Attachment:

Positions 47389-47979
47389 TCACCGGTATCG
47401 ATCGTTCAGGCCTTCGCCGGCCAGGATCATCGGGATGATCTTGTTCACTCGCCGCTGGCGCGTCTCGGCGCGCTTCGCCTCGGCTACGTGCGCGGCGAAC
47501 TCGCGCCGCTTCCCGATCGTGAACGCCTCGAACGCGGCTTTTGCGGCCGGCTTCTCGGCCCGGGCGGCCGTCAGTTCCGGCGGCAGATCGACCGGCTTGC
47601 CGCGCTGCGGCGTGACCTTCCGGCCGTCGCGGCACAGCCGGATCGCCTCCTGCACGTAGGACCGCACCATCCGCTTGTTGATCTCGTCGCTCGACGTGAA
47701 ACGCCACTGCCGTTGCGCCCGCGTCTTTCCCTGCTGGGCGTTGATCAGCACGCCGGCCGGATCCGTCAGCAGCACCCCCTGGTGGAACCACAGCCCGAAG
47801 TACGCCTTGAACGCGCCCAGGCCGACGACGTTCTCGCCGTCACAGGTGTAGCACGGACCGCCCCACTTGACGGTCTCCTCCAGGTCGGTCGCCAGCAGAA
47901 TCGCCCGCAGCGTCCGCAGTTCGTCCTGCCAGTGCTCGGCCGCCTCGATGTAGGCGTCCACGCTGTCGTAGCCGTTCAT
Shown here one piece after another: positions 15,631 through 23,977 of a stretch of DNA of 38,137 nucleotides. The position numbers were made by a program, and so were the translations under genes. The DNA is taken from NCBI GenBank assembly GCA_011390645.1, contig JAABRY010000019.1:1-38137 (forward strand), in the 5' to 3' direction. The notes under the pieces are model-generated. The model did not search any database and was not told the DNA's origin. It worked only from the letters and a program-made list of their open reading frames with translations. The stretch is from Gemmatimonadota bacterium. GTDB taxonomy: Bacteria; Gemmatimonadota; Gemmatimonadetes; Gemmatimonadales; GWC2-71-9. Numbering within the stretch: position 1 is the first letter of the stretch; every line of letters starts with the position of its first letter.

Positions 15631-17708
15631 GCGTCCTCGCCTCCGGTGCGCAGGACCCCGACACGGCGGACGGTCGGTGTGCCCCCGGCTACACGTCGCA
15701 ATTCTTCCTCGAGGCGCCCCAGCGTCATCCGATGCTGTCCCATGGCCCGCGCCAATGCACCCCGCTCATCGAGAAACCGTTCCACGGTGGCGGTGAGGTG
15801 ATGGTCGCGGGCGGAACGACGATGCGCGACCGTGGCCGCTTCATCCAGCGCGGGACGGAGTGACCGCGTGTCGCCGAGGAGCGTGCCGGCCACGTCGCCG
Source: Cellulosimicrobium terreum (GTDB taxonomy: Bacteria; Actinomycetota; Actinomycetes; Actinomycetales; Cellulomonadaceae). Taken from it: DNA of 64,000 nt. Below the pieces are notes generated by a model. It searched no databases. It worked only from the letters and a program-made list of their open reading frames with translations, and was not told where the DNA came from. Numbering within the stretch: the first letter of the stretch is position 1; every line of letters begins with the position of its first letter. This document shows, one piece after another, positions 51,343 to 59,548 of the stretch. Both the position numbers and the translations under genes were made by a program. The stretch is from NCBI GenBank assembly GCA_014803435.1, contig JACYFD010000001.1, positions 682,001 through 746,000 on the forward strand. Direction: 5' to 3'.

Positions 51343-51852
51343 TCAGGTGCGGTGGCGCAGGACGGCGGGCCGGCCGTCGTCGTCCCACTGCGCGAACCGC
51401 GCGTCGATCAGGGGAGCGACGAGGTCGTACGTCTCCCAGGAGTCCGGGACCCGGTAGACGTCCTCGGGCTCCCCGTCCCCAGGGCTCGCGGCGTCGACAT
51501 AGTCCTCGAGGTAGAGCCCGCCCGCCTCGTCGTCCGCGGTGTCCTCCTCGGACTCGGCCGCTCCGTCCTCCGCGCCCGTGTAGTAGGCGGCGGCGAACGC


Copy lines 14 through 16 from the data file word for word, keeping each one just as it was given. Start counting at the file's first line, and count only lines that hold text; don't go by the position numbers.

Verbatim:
Source: Cellulosimicrobium terreum (GTDB taxonomy: Bacteria; Actinomycetota; Actinomycetes; Actinomycetales; Cellulomonadaceae). Taken from it: DNA of 64,000 nt. Below the pieces are notes generated by a model. It searched no databases. It worked only from the letters and a program-made list of their open reading frames with translations, and was not told where the DNA came from. Numbering within the stretch: the first letter of the stretch is position 1; every line of letters begins with the position of its first letter. This document shows, one piece after another, positions 51,343 to 59,548 of the stretch. Both the position numbers and the translations under genes were made by a program. The stretch is from NCBI GenBank assembly GCA_014803435.1, contig JACYFD010000001.1, positions 682,001 through 746,000 on the forward strand. Direction: 5' to 3'.

Positions 51343-51852
51343 TCAGGTGCGGTGGCGCAGGACGGCGGGCCGGCCGTCGTCGTCCCACTGCGCGAACCGC